When I first started buying at auction, I did so through a dealer. I needed experienced eyes to guide me. And today I often still use a dealer, paying a premium for the expertise. Please be wary of Internet sites selling antiques. If you want to buy, check that the seller is a bona fide dealer rather than an amateur with a hobby.
A collector recently bought an item from a UK Internet site. Many weeks later, the item still hasn't arrived. The seller says the buyer will have to await the outcome of a claim filed with the UK post office. He adds--and this gets me!--that he will no longer sell to the US because he has heard of other parcels going missing en route to the US. Hold on here: why is this a US problem? We have lots of problems in the US, but postal theft is not one on them. And theft of Staffordshire pottery is definitely not an issue in the US because our thieves are dumb. I could put my whole collection on my doorstep and any self-respecting US thief would push through it to steal my television. The same cannot be said in the UK, where thieves are aware of the value of antiques. Instead of blaming the US, why does this seller not refund the buyer and claim from his insurance company? Proper dealers carry insurance, they track the parcels they mail, and they refund promptly for breakage or loss.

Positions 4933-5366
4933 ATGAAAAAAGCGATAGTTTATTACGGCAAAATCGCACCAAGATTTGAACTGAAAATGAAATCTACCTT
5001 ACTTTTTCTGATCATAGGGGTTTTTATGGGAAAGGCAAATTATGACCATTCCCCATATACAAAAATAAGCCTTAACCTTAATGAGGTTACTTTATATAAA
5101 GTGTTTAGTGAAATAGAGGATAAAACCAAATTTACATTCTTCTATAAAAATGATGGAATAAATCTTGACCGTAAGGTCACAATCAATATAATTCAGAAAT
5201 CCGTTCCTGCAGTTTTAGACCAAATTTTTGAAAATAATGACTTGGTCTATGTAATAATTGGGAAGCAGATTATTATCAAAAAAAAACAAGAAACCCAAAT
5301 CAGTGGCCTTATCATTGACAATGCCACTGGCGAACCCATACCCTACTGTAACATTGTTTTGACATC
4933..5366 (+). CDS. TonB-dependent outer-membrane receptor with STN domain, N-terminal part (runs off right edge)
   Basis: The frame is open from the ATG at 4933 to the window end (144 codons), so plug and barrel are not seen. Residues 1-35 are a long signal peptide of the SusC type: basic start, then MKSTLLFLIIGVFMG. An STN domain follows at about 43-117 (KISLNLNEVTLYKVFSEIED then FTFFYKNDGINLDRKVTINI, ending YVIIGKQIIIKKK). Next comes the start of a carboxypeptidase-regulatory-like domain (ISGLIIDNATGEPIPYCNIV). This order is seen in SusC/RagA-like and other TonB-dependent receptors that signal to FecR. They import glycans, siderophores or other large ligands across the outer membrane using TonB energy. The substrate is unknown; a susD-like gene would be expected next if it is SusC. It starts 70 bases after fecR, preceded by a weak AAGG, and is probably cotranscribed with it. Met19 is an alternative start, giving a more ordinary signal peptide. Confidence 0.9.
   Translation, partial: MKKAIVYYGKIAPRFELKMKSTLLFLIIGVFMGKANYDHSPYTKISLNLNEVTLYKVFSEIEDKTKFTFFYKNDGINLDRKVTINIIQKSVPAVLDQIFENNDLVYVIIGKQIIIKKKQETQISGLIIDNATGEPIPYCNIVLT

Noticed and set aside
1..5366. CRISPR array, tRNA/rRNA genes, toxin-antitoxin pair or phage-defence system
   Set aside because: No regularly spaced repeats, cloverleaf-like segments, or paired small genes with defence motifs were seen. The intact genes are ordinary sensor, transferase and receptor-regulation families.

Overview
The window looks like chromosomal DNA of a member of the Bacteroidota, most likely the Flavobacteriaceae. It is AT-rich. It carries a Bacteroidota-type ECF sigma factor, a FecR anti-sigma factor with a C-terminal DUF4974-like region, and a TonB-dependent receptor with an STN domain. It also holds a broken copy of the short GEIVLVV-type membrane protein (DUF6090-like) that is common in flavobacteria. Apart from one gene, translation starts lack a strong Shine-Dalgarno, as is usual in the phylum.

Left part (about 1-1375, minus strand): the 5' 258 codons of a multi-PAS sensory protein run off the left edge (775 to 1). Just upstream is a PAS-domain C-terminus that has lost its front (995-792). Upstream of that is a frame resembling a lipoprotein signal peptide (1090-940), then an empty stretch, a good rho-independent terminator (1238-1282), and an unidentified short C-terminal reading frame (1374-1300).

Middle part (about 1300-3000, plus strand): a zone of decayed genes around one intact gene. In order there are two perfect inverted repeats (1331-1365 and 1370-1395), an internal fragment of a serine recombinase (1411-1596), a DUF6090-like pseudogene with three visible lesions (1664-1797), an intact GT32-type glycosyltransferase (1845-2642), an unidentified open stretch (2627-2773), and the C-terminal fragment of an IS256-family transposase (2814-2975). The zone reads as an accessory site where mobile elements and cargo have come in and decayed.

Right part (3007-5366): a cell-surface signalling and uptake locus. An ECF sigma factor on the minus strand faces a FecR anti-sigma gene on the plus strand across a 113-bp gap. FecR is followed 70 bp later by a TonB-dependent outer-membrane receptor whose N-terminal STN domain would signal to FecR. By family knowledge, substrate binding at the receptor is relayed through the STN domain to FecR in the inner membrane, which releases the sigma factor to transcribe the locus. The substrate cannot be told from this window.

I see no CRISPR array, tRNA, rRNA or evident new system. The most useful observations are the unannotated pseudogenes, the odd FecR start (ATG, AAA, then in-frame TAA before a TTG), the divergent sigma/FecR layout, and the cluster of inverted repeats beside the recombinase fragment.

A sure way of getting into trouble is buying a reproduction figure. The arbor figure group below is The Real Thing, and that's because dealer Roger Deville knows the difference and wouldn't stock a reproduction. The plaque reads THE NEW MARRIAGE ACT JOHN FRILL AND ANN BOKE AGED 21 THAT IS RIGHT SAYS THE PARSON AMEN SAYS THE CLERK.
This arbor group was made circa 1823 to commemorate the passage of The New Marriage Act. Among other things, the New Marriage Act made it no longer possible for couples to annul their marriage on the grounds that one or other of them had lied about age at the time of marriage--meaning that the marriage should not have been allowed to take place. After passage of the New Marriage Act in 1823, things changed. Thus when John Frill and Ann Boke attest to being aged 21, their marriage becomes final, whatever their age. Amen!
Reproductions of arbor New Marriage groups abound. Some of them were made in the earlier part of the last century, but they lack charm. They are nasty objects, and the modeling is very wooden. From a picture, the later color palette is not always apparent to an amateur. One tip: look at the lettering. On repros, the letters do not have serifs (the little lines at the ends of the strokes that make up letters). Then look at the faces of the figures. On The Real Thing, the expressions are so life-like. Sometimes, the anguish on the little clerk's face is comic and the vicar can look so bored.
I don't have a large picture of Roger's group, but I expect the characters to be every bit as delightful as those below. Look at the blue-tinted glaze that has puddled in the indentations of this figure. Any doubt you are looking at The Real Thing?